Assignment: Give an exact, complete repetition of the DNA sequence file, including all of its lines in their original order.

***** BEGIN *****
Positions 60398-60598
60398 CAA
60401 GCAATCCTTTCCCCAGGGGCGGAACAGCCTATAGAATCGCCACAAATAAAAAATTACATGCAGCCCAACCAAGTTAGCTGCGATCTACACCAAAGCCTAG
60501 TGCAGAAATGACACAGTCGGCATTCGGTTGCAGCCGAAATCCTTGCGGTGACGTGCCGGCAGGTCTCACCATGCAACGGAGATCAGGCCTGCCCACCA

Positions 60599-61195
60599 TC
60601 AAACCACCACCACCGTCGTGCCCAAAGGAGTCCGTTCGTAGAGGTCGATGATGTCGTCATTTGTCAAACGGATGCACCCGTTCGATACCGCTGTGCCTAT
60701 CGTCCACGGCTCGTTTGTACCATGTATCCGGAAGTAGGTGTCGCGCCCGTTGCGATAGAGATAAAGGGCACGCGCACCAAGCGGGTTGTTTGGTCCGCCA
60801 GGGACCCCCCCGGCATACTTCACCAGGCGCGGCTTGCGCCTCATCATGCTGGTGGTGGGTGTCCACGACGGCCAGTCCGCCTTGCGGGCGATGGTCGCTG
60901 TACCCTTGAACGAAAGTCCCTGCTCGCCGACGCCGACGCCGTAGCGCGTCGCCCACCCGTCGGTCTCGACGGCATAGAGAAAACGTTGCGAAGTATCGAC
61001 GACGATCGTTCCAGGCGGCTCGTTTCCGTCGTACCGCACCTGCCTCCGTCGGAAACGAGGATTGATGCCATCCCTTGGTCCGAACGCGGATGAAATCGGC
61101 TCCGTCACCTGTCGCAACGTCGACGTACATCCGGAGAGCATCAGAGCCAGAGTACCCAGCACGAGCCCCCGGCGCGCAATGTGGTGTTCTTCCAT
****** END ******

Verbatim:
Positions 60398-60598
60398 CAA
60401 GCAATCCTTTCCCCAGGGGCGGAACAGCCTATAGAATCGCCACAAATAAAAAATTACATGCAGCCCAACCAAGTTAGCTGCGATCTACACCAAAGCCTAG
60501 TGCAGAAATGACACAGTCGGCATTCGGTTGCAGCCGAAATCCTTGCGGTGACGTGCCGGCAGGTCTCACCATGCAACGGAGATCAGGCCTGCCCACCA

Positions 60599-61195
60599 TC
60601 AAACCACCACCACCGTCGTGCCCAAAGGAGTCCGTTCGTAGAGGTCGATGATGTCGTCATTTGTCAAACGGATGCACCCGTTCGATACCGCTGTGCCTAT
60701 CGTCCACGGCTCGTTTGTACCATGTATCCGGAAGTAGGTGTCGCGCCCGTTGCGATAGAGATAAAGGGCACGCGCACCAAGCGGGTTGTTTGGTCCGCCA
60801 GGGACCCCCCCGGCATACTTCACCAGGCGCGGCTTGCGCCTCATCATGCTGGTGGTGGGTGTCCACGACGGCCAGTCCGCCTTGCGGGCGATGGTCGCTG
60901 TACCCTTGAACGAAAGTCCCTGCTCGCCGACGCCGACGCCGTAGCGCGTCGCCCACCCGTCGGTCTCGACGGCATAGAGAAAACGTTGCGAAGTATCGAC
61001 GACGATCGTTCCAGGCGGCTCGTTTCCGTCGTACCGCACCTGCCTCCGTCGGAAACGAGGATTGATGCCATCCCTTGGTCCGAACGCGGATGAAATCGGC
61101 TCCGTCACCTGTCGCAACGTCGACGTACATCCGGAGAGCATCAGAGCCAGAGTACCCAGCACGAGCCCCCGGCGCGCAATGTGGTGTTCTTCCAT